}

fn mouse_down(context: &std::rc::Rc<web_sys::CanvasRenderingContext2d>, pressed: &std::rc::Rc<std::cell::Cell<bool>>, canvas: &web_sys::HtmlCanvasElement){
    let context = context.clone();
    let pressed = pressed.clone();

    let closure = Closure::wrap(Box::new(move |event: web_sys::MouseEvent| {
        context.begin_path();
        context.set_line_width(5.0);
        context.move_to(event.offset_x() as f64, event.offset_y() as f64);
        pressed.set(true);
    }) as Box<dyn FnMut(_)>);
    canvas.add_event_listener_with_callback("mousedown", closure.as_ref().unchecked_ref()).unwrap();
    closure.forget();
}

They are very similar to how your JavaScript API will look like but they are written in Rust.

Now we are all set. We can run the application and draw inside the canvas. ๐ŸŽ‰ ๐ŸŽ‰ ๐ŸŽ‰

But we do not have any colours.

Lets add some colours.

To add the colour swatches. Create a list of divs and use them as a selector.

Define the list of colours that we need to add inside the start program.

#[wasm_bindgen(start)]
pub fn start() -> Result<(), JsValue> {
    // ....... Some content
    let colors = vec!["#F4908E", "#F2F097", "#88B0DC", "#F7B5D1", "#53C4AF", "#FDE38C"];

   Ok()
}

Then run through the list and create a div for all the colours and append it to the document. For every div add an onClick handler too to change the colour.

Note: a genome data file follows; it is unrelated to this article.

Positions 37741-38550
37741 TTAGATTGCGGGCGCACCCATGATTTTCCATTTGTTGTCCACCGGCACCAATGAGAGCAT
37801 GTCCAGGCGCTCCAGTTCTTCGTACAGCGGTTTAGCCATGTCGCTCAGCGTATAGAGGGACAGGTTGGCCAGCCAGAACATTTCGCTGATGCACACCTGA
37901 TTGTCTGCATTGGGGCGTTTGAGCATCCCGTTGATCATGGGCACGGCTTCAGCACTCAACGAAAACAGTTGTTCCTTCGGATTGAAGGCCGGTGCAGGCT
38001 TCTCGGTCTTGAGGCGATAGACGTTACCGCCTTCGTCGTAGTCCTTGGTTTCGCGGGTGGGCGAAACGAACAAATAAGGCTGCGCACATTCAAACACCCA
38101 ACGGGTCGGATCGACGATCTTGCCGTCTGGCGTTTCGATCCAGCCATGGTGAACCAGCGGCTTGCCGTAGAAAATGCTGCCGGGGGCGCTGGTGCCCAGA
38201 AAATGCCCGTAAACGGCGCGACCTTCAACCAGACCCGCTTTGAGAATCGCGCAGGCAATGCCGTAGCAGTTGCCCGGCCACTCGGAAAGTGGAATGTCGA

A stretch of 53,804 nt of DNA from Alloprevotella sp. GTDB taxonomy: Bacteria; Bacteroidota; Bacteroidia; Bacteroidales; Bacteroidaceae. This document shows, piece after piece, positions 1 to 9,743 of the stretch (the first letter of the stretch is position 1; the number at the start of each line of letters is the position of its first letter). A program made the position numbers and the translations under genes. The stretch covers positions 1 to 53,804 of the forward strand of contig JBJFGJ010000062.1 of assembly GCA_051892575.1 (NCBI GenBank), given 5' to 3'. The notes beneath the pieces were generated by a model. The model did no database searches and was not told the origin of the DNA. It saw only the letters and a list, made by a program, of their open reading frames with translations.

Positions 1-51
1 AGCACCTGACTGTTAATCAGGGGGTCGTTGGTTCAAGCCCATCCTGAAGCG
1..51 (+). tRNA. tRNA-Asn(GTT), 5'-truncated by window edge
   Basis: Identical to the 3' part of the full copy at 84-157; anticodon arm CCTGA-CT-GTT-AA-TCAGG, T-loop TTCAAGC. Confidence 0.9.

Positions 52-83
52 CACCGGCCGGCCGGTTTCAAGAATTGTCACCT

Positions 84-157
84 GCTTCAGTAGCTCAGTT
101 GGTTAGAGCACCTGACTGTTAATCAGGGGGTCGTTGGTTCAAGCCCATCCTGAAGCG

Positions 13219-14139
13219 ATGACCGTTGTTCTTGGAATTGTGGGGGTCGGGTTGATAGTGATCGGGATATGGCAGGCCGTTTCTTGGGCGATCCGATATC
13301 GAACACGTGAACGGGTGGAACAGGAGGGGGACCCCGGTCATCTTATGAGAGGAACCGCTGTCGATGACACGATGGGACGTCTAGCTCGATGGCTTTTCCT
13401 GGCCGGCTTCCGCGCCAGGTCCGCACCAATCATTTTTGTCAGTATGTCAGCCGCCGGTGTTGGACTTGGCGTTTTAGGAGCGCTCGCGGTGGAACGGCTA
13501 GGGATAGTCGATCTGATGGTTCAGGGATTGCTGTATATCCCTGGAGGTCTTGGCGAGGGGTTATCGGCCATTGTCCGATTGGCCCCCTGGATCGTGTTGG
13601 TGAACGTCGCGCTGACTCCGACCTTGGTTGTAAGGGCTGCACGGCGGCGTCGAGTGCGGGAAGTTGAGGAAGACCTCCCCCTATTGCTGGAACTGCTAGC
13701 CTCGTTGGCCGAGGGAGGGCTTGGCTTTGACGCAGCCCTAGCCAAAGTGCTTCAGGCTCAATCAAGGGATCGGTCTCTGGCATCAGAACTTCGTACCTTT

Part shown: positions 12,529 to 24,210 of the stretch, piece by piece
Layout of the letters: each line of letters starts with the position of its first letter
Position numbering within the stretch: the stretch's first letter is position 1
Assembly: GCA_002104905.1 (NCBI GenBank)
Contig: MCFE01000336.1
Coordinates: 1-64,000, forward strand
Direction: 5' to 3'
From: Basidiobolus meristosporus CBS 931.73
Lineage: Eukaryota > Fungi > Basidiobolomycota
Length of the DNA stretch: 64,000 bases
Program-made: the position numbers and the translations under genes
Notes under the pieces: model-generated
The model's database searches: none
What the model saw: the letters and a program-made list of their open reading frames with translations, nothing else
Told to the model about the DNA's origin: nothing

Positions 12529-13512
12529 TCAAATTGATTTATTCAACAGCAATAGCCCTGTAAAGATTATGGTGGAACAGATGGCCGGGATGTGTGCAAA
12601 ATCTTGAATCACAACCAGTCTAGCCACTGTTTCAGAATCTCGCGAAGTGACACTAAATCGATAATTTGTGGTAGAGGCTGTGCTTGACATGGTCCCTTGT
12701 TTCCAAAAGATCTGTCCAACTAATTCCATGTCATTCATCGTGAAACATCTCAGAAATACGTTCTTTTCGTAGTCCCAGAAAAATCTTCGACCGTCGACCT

for c in colors {
        let div = document
            .create_element("div")?
            .dyn_into::<web_sys::HtmlElement>()?;
        div.set_class_name("color");
        {
            click(&context, &div, c.clone());  // On Click Closure.
        }

        div.style().set_property("background-color", c);
        let div = div.dyn_into::<web_sys::Node>()?;
        document.body().unwrap().append_child(&div)?;
    }

The click hander is as follows:

fn click(context: &std::rc::Rc<web_sys::CanvasRenderingContext2d>, div: &web_sys::HtmlElement, c: &str) {
    let context = context.clone();
    let c = JsValue::from(String::from(c));
    let closure = Closure::wrap(Box::new(move || {
        context.set_stroke_style(&c);            
    }) as Box<dyn FnMut()>);

    div.set_onclick(Some(closure.as_ref().unchecked_ref()));
    closure.forget();
}

Now a little beautification. Open the static/index.html and add the style for the colour div.

 <style>
       .color {
            display: inline-block;
            width: 50px;
            height: 50px;
            border-radius: 50%;
            cursor: pointer;